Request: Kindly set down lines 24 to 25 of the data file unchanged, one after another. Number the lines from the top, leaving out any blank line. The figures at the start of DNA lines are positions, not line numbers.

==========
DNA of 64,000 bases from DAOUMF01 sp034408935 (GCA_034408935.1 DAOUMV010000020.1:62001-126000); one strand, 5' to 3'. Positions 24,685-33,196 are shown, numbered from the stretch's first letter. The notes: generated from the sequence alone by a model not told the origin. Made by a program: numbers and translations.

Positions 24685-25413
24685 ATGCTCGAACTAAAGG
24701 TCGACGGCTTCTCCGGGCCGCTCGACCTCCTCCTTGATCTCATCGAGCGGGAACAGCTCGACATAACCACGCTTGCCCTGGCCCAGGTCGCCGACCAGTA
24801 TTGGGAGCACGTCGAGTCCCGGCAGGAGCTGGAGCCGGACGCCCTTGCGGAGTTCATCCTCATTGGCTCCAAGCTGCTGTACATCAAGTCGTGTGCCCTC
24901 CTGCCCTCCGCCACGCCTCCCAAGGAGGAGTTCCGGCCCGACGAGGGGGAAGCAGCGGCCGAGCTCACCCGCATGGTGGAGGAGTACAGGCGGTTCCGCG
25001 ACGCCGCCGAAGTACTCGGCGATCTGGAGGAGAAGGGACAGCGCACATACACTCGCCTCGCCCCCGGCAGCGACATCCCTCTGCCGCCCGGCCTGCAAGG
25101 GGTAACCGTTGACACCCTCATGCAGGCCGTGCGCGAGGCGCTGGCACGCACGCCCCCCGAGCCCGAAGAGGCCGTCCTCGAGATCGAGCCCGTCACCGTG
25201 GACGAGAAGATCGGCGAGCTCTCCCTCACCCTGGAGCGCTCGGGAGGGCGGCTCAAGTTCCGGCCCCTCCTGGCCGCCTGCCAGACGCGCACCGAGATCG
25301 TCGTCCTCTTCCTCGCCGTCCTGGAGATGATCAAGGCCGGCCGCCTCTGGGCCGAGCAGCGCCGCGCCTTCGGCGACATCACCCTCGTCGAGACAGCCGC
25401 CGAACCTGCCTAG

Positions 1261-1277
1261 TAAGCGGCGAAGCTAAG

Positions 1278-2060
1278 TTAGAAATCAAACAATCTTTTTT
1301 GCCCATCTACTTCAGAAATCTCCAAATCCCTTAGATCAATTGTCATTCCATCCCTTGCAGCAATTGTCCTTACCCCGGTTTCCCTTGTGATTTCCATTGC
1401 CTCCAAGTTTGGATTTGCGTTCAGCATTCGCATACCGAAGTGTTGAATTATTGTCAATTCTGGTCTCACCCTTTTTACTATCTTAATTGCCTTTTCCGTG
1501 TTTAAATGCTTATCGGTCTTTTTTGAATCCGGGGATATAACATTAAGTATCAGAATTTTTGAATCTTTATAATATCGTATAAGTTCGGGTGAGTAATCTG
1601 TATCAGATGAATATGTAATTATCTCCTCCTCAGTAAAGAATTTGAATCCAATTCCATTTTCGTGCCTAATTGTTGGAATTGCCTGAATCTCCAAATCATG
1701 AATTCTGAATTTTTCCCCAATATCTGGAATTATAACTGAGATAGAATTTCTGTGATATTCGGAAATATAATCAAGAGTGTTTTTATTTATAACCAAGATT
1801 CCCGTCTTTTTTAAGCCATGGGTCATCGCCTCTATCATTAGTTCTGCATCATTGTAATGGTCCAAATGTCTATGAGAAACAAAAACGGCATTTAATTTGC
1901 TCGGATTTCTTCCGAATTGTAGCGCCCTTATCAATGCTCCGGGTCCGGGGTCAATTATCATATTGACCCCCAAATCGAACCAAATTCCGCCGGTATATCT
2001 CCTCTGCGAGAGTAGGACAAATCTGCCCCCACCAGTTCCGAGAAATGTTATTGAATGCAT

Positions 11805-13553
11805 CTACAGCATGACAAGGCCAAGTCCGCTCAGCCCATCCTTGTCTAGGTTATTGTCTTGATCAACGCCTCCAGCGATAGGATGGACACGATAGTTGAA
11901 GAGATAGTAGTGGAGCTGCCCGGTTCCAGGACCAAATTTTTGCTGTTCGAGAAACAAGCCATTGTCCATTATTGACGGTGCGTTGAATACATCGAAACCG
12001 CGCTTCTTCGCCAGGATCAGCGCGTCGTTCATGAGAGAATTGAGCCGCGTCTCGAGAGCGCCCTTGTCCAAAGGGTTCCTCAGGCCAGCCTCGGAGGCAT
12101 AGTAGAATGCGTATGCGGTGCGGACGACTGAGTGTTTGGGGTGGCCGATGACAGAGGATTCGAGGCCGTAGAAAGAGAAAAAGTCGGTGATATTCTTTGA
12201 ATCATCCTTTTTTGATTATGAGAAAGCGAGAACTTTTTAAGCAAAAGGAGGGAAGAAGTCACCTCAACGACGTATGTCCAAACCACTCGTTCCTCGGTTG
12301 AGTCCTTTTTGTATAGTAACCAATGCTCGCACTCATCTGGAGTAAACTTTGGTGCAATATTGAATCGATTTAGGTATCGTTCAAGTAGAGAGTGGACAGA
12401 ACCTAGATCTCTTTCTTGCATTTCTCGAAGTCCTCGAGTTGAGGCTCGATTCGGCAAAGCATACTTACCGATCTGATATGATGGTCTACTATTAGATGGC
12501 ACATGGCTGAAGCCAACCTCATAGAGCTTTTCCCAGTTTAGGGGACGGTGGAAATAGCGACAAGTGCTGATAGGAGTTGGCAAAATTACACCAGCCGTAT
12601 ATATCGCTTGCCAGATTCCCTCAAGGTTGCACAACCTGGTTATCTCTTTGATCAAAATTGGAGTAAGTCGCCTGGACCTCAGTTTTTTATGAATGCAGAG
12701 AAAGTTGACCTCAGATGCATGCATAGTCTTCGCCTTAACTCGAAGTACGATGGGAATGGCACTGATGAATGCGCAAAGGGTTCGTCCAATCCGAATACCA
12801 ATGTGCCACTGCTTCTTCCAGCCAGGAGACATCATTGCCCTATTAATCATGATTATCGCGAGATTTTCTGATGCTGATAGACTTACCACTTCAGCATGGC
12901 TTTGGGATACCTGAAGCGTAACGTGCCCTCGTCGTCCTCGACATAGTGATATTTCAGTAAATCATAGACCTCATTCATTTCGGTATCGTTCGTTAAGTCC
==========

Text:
Positions 11805-13553
11805 CTACAGCATGACAAGGCCAAGTCCGCTCAGCCCATCCTTGTCTAGGTTATTGTCTTGATCAACGCCTCCAGCGATAGGATGGACACGATAGTTGAA